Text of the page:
Beginning in the late 19th century, Britain, in an attempt to safeguard its commercial interests in Africa, exercised control over what was called the East Africa Protectorate (later, Kenya). Development of the region, however, proved more difficult than imagined due to Britain’s inability to convince Europeans to settle there.
In 1903, Joseph Chamberlain, the British colonial secretary of the Protectorate, conceived of the notion of offering the land to the Jews, and he proposed the idea to Theodor Herzl. As described in an article published by Jewish Action, the magazine of the Orthodox Union:
On Sunday, August 23, 1903, Herzl stunned the nearly 600 delegates of the Sixth Zionist Congress with his proposal to settle Jews in East Africa. The proposal led to heated, often acrimonious, debate among both the Zionists and the East African settlers. It also spawned numerous articles, editorials and letters in the Anglo and Jewish press.
Herzl was on board with Chamberlain’s idea, mainly as a means of providing refuge as quickly as possible for Jews living under harsh conditions in other nations, including Russia.
Even so, the Zionists in Russia, the birthplace of the movement, were dead set against it. They were determined to press forward, and exclusively so, with the notion that the Jews were entitled to take possession of Ereẓ Israel, the program of which Pope St. Pius X said the Church cannot give approval and could never sanction.
Get that? The Church – the true Church of Christ, that is – could never sanction the Jews taking possession of Palestine.
In May of 1917, the first month during which Our Lady of Fatima appeared to the three shepherd children in Portugal, the seventh conference of the Zionists of Russia met in Petrograd, just as Jewish youth groups were forming in many Russian towns in hopeful preparation for settlement in Palestine.
The movement was going nowhere fast. Behind the scenes, however, a plan was unfolding that would change history.
In 1916, just as the British were on the verge of conceding WWI to the Germans, Zionists with connections in the United States intervened, proposing a plan to the Brits that would allow them to snatch victory from the jaws of defeat. In exchange for a promise to entice the U.S. to enter the war on the side of Great Britain, the Zionists demanded that Britain take steps after the war to help them secure possession of Palestine.
This resulted in the famous Balfour Declaration, a letter from British Foreign Secretary Arthur Balfour addressed to Lord Rothschild, a leader of the British Jewish community, declaring Britain’s support for “the establishment in Palestine of a national home for the Jewish people,” and pledging that the British government “will use their best endeavours to facilitate the achievement of this object.”
It wasn’t until November of 1917, one month after the great Miracle of the Sun during Our Lady’s final apparition at Fatima, that news of the Balfour Declaration reached Russia. This, of course, reinvigorated the Russian Zionists, strengthening their resolve to take possession of Palestine.
During the apparition of July 13, 1917, Our Lady told the Fatima seers that if people did not stop offending God, He would punish the world “by means of war, hunger and persecution of the Church and of the Holy Father.”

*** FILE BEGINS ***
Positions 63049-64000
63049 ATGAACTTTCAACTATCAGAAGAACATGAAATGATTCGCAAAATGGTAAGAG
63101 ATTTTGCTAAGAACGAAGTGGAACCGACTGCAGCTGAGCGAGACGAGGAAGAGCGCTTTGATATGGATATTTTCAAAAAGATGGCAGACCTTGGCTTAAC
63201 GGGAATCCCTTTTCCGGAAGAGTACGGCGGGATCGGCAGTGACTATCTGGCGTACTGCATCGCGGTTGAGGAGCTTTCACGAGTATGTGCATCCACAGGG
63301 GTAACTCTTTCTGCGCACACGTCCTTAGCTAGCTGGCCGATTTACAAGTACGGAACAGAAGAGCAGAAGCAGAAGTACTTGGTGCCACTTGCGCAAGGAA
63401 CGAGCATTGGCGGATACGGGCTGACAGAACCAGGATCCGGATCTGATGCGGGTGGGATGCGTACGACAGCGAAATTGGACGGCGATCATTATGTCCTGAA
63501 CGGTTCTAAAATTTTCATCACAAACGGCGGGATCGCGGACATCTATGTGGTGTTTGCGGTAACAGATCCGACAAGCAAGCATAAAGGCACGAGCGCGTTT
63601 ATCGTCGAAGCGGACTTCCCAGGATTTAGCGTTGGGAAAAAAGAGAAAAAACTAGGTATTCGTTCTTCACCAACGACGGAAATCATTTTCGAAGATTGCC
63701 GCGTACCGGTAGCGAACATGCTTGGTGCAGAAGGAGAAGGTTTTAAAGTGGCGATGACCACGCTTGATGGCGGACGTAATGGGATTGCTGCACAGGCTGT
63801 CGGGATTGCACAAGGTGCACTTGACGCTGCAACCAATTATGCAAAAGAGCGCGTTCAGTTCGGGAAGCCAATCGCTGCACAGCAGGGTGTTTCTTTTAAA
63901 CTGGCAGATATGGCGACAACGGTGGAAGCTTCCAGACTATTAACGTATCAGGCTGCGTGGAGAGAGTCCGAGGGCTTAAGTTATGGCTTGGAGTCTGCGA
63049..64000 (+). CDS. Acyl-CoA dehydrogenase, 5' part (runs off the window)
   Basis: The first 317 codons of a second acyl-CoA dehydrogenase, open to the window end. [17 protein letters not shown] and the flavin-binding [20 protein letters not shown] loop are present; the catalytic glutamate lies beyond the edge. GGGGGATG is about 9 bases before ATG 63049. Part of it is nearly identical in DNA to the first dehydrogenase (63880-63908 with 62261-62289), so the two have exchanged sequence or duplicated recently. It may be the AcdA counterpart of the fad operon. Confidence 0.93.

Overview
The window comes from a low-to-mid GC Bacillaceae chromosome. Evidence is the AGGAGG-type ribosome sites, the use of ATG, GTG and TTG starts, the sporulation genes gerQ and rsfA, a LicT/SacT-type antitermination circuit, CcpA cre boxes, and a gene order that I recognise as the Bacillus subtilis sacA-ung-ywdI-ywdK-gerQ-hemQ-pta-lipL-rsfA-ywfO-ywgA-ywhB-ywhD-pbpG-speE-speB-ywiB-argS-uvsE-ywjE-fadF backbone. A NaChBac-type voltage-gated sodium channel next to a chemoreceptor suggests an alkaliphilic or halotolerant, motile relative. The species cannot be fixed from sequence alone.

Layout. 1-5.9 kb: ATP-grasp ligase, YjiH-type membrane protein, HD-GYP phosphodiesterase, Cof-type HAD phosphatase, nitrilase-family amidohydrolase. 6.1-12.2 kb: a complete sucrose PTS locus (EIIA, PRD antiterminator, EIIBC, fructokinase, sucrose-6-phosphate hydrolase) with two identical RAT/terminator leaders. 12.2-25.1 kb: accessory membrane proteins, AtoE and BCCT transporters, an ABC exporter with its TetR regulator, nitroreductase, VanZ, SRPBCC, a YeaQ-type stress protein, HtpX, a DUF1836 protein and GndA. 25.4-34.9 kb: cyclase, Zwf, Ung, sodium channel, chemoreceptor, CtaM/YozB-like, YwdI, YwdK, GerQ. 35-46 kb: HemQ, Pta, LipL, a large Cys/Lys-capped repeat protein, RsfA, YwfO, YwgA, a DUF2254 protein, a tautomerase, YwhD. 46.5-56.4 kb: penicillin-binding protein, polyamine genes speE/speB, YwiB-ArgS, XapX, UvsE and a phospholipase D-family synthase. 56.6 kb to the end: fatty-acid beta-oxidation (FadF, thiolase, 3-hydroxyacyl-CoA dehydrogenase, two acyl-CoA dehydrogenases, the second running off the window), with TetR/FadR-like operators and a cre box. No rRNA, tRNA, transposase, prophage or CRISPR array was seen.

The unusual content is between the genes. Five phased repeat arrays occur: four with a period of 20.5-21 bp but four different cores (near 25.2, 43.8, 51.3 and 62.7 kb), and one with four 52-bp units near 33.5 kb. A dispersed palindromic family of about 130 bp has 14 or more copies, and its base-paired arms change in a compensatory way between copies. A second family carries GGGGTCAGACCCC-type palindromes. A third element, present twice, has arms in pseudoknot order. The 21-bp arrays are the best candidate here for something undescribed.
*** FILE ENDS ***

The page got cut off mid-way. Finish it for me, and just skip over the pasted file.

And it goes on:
“Russia will be the instrument of chastisement chosen by Heaven to punish the whole world if we do not beforehand obtain the conversion of that poor nation,” Our Lady said.
“To prevent this,” the Blessed Virgin continued, “I shall come to ask for the Consecration of Russia to my Immaculate Heart,” and she promised that if only this solitary request be met, Russia would be converted, and a period of peace would be given to the world.
If, however, her request was ignored, Our Lady warned:
Russia will spread its errors throughout the world, raising up wars and persecutions of the Church. The good will be martyred, the Holy Father will have much to suffer, and various nations will be annihilated.
Fast forward to the spring of 1929.
The Revisionist newspaper – edited by Russian Zionist Ze’ev Jabotinsky – ran a long campaign claiming Jewish rights over the Western Wall on the Temple Mount. The newspaper even went so far as to call for “insubordination and violence,” encouraging Jews in Palestine to continue protesting and demonstrating until the Wall is “restored to us.” (see Philip Mattar, “The role of the Mufti of Jerusalem in the political struggle over the Western Wall, 1928–29,”)
Jewish historian Benny Morris concurred:
Right-wing Zionists began to demand Jewish control of the Wall: and some even publicly advocated rebuilding the Temple, confirming Muslim fears. The crisis simmered until summer 1929. (see Morris, Righteous Victims: A History of the Zionist-Arab Conflict)
It was at this time – June 13, 1929, to be precise – that Our Lady formally made her as yet unmet request for the consecration of Russia to her Immaculate Heart.
Two months later, in late August of 1929, tensions between the Zionists and the Arabs in the Holy Land came to a violent head with the Buraq Uprising (aka the 1929 Palestine riots), resulting in Muslims and Jews killing one another over access to the Western Wall in Jerusalem.
Volumes could be written on the violence and unrest that has plagued this region ever since.
With this limited historical review in mind, especially in light of current events, one might well wonder if Zionism – a movement founded in Russia and exported therefrom – is among the “errors of Russia” about which Our Lady forewarned.
While this is debatable, it must be said that properly speaking Zionism is not a “Jewish” movement at all, nor is Israel a “Jewish state,” rather both are products of “the synagogue of Satan, those who say they are Jews and are not” (cf Apoc. 3:9).
Furthermore, that Zionism is not of God is beyond any and all dispute, as are its machinations, its methods, and its fruits – theft, war, persecution, and death.
As such, the only Catholic response to Zionism in general, and the present situation in the Holy Land in particular, is summed up well in the response of Pope St. Pius X to Theodor Herzl. In short: